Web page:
I wake when I please, generally at dawn, often earlier, rarely later. I don’t open the shutters, in the stillness and darkness being wonderfully removed from distractions. . . . I concentrate on what work I have on hand . . . then call my secretary and, letting in the daylight, dictate what I’ve composed. . . .
About the fourth or fifth hour [8:30-10:30 a.m.] - there’s no observing fixed times - I go to either the terrace or the covered portico, depending on the weather, think out, and dictate the rest. Then into my carriage, to continue concentrating just as when lying abed or walking . . . a short siesta, then a walk, and then I recite aloud a speech in Greek or Latin clearly and with emphasis, not so much for the sake of my voice as my digestion, though of course both are equally strengthened. Another walk, a rub-down with oil, exercise, and a bath. If I dine with my wife or a few people, we have a book read to us. After dinner, reading of a comedy or music. Then a walk about with my staff, some of whom are learned men. And so we pass the evening chattering on various topics. . . . Friends dropping in from the nearby towns take up part of my day; at times, when I’m feeling tired, the interruption is welcome and helps. Occasionally I go hunting - but with pen in hand, so that I come back with something even when I’ve bagged nothing!
Country life, however, was not always literary composition, strolling, and pleasant dinner parties. What made these activities possible, as well as the leisure in Rome to orate at the bar and in the Senate or to attend poetical declamations, was a substantial income, produced by the farmlands Pliny owned. The bulk of them were in the neighborhood of his birthplace, near Lake Como (the manor house in one was so close to the lake that Pliny could fish by dropping a line out of his bedroom window). Most were vineyards, and his practice was to let them out to tenants; the alternative, to farm them through slave labor, was repugnant to him: “I have no slaves in chains anywhere,” he asserts categorically. But exploiting his properties gave him constant trouble. The tenants were forever falling so far in arrears that there was no chance of their ever catching up; he even decided to try sharecropping, a system that held little appeal for him. When the middlemen who had bought his grape crop on the vine discovered that things were turning out badly, Pliny decided it would be wise to allow them substantial rebates. One thing, however, is clear: Despite all the talk of business troubles, Pliny never lacked for money, never had to reduce his standard of living, and never was forced to sell off any of his lands.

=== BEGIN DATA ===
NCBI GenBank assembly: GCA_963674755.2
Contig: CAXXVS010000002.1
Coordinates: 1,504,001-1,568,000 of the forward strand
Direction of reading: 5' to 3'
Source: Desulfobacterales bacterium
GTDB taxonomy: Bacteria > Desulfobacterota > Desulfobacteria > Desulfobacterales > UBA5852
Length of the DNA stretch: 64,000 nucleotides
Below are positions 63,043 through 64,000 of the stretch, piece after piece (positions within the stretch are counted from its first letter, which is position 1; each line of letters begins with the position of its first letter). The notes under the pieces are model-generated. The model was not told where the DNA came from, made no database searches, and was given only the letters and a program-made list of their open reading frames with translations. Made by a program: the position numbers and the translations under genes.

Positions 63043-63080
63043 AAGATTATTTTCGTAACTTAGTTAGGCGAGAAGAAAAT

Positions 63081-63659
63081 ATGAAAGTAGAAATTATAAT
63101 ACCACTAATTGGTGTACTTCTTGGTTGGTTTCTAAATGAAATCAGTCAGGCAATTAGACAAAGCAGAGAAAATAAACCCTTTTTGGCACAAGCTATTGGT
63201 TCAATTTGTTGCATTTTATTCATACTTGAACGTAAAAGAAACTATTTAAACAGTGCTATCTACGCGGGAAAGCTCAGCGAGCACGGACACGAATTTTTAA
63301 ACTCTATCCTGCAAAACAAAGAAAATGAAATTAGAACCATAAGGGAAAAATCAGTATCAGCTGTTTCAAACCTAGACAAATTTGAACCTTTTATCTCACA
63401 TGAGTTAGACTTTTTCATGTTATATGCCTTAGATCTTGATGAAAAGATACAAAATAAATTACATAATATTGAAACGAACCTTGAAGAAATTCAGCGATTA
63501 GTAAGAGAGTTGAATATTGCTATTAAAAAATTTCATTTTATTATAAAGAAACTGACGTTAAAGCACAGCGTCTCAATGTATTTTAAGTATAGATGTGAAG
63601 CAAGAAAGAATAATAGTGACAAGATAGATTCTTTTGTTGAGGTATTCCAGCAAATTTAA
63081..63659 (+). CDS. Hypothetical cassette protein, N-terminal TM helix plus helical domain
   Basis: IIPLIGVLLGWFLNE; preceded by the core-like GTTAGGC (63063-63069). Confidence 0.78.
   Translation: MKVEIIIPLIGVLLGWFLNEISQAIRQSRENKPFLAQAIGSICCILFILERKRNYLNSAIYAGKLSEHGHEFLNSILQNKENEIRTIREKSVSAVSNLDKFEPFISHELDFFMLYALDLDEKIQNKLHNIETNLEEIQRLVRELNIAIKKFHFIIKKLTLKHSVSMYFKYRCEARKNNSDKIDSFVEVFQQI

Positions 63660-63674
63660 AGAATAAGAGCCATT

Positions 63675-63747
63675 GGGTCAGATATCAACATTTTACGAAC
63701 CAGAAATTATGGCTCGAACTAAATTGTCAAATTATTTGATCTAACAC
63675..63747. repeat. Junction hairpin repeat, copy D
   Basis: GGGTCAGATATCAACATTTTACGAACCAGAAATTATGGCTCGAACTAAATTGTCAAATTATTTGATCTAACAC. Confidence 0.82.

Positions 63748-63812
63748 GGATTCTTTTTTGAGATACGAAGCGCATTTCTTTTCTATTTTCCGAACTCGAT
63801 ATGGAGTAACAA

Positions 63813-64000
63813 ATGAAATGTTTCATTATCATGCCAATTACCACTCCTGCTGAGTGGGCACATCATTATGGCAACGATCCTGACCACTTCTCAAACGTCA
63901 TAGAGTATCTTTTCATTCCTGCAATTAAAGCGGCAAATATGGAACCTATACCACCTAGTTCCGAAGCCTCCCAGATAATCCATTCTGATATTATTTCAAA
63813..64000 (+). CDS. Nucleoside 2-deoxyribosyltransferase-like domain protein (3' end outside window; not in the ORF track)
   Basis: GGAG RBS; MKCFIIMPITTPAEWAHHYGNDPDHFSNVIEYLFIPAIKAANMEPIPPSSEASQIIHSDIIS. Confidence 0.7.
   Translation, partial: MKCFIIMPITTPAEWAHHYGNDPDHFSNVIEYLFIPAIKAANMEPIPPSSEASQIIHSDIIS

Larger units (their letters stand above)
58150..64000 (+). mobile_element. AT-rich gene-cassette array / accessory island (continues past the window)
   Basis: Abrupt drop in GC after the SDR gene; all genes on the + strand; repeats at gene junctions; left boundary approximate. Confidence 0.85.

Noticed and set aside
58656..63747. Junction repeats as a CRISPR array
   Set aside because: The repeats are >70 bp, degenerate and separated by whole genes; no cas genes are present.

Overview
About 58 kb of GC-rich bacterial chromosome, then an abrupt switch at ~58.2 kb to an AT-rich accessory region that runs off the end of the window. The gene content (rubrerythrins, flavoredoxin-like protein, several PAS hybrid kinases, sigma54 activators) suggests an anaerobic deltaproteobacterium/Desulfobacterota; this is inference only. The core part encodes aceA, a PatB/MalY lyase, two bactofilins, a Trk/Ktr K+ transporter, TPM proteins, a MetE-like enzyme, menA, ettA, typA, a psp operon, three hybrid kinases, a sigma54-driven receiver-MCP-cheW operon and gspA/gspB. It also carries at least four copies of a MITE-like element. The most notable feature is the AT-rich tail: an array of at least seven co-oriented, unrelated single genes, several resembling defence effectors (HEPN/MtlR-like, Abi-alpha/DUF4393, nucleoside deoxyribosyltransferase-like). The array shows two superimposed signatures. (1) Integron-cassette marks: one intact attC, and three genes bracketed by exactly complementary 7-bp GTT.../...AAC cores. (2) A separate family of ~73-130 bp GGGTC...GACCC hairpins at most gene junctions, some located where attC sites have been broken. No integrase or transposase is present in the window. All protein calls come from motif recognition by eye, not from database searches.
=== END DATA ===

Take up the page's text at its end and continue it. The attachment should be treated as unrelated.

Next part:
Public service to Pliny meant generosity not only with his time but with his income as well: He contributed to every conceivable kind of charity. Once when he was visiting in Como, a friend dropped by with his son to pay his respects. “Do you go to school?” Pliny asked the boy.
“Why not here?” At this point, the boy’s father broke in to explain that there was no school available at Como. Pliny, who, as we know, was childless and hence acting altogether disinterestedly, offered at once to help with a matching grant: He would supply one-third of the funds needed to hire teachers if interested parents would supply the other two-thirds. He was ready, he explains, to assume the whole expense, but if he did, it would have to be done through the municipality, and that always meant graft and nepotism; a parent-run school was a far better idea. His interest did not stop with providing money; he sent off a letter to his friend Tacitus to find out whether the historian had among his literary acquaintances any likely candidates for the potential faculty. The school was only one of a number of handsome charities in behalf of his hometown. He established an endowment for the support of needy boys and girls consisting of land that produced a yearly revenue of 30,000 sesterces ($120,000). He built both a set of baths and a public library and thoughtfully included endowments to cover the cost of their upkeep. He set up a fund of close to 2 million sesterces ($8 million), the income from which was to maintain 100 slaves he had freed, and at their death, to finance an annual memorial banquet in his name for all the townspeople. He built a temple for the village near his Tuscan estate, he rebuilt a shrine that happened to be on one of his properties - the list could go on and on.